The stories jar in a way that authentic film noir never dared, though at the same time, their impact is damped by the period detail: costume- drama emotion is never as abrasive. All the same, Fallen Angels is a terrific treat.

PROMOTED VIDEO
Have you tried new the Independent Digital Edition apps?
Arts and Entertainment
Thomas carried Lady Edith over the flames in her bedroom in Downton Abbey series five

TV
Arts and Entertainment
Ben Affleck as Nick Dunne, seated next to a picture of his missing wife Amy, played by Rosamund Pike

film
Arts and Entertainment
Rachel, Chandler and Ross try to get Ross's sofa up the stairs in the famous 'Pivot!' scene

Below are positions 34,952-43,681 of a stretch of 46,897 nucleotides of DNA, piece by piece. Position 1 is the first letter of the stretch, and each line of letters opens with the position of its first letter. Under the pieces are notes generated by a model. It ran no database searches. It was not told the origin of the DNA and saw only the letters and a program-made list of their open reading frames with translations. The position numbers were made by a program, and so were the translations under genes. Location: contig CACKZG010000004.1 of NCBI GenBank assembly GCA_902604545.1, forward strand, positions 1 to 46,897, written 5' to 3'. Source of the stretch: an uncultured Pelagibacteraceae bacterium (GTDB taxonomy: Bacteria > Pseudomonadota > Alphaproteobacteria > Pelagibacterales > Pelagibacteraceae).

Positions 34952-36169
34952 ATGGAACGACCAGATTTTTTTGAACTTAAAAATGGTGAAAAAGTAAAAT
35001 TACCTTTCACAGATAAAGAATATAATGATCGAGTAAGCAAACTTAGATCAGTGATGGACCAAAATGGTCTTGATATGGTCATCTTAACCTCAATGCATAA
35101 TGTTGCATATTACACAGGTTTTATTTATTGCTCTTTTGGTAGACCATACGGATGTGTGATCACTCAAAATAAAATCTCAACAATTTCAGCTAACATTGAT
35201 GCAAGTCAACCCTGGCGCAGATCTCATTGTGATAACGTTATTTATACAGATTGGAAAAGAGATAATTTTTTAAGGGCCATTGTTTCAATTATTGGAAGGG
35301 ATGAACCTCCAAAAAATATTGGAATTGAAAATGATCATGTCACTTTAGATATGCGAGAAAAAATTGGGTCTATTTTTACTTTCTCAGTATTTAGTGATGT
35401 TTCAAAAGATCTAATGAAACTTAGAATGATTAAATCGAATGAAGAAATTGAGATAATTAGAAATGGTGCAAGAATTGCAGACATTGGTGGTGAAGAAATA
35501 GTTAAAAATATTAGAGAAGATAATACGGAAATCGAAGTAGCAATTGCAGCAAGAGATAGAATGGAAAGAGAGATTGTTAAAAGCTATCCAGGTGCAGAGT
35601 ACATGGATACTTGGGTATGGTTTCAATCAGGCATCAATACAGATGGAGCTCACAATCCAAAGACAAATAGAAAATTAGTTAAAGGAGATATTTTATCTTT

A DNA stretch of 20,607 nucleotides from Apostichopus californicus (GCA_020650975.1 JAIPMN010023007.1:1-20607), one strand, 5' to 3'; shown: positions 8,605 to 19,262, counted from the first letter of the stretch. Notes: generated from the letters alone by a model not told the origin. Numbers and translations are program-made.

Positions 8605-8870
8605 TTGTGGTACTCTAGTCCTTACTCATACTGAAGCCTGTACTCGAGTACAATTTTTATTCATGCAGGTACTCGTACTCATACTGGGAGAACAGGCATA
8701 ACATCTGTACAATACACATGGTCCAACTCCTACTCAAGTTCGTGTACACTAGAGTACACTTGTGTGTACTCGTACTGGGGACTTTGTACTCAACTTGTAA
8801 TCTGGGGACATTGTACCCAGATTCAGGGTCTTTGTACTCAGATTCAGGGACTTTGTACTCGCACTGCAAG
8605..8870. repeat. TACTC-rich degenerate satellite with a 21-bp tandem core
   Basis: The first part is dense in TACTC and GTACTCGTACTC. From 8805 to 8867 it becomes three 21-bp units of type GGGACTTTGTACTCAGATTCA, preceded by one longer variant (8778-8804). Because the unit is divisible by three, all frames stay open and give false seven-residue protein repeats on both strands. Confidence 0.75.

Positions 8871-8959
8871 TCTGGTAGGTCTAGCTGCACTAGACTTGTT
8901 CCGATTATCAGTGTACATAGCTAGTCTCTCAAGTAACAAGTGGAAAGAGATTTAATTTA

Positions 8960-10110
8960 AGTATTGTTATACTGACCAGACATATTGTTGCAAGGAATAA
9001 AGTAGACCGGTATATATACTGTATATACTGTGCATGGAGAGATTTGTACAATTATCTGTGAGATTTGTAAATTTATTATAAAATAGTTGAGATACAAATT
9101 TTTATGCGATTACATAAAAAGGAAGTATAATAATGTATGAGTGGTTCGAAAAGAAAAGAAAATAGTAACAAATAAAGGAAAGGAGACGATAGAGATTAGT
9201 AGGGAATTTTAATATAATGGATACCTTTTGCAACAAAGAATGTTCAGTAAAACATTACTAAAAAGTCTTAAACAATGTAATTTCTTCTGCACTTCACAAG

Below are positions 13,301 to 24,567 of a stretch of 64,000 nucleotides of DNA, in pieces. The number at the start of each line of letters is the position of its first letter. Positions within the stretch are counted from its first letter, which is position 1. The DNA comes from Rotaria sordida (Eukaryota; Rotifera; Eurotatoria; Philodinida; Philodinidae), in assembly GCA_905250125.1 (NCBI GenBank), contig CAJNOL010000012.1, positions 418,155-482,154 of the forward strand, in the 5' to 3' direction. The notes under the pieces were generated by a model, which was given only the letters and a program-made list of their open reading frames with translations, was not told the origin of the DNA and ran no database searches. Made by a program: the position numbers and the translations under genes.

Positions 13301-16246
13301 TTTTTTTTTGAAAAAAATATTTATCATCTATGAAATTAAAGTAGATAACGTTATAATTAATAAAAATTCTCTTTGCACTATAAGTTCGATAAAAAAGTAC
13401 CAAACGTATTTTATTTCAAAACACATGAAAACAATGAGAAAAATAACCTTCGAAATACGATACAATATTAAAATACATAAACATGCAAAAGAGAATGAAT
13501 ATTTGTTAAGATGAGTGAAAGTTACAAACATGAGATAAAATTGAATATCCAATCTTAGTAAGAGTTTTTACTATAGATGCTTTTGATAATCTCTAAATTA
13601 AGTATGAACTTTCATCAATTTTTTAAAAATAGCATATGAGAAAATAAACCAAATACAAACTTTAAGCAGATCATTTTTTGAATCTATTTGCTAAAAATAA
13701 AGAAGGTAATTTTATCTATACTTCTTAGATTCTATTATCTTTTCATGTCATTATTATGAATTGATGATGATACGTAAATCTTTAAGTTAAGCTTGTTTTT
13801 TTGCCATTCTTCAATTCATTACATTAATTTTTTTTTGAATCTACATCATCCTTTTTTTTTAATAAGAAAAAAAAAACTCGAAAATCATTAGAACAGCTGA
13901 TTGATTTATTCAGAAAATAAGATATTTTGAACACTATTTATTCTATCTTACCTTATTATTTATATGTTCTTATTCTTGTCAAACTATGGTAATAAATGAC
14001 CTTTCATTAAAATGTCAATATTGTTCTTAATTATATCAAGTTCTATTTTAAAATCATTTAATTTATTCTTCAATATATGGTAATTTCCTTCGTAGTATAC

Friends 20th anniversary
Arts and Entertainment
Lena Dunham

books
Arts and Entertainment
A bit rich: Maggie Smith in Downton Abbey

There’s revolution in the air, but one lady’s not for turning

TV
Arts and Entertainment
Chloe-Jasmine Whicello impressed the judges and the audience at Wembley Arena with a sultry performance
TVReview: Who'd have known Simon was such a Roger Rabbit fan?
Arts and Entertainment
Nick Frost will star in the Doctor Who 2014 Christmas special

TV
Arts and Entertainment
A spell in the sun: Emma Stone and Colin Firth star in ‘Magic in the Moonlight’
filmReview: Magic In The Moonlight
Arts and Entertainment
Friends is celebrating its 20th anniversary this year
TV
Arts and Entertainment
Ben Whishaw is replacing Colin Firth as the voice of Paddington Bear

TV
Arts and Entertainment
Actor and director Zach Braff

TV
Arts and Entertainment
Maisie Williams plays 'bad ass' Arya Stark in Game of Thrones

TV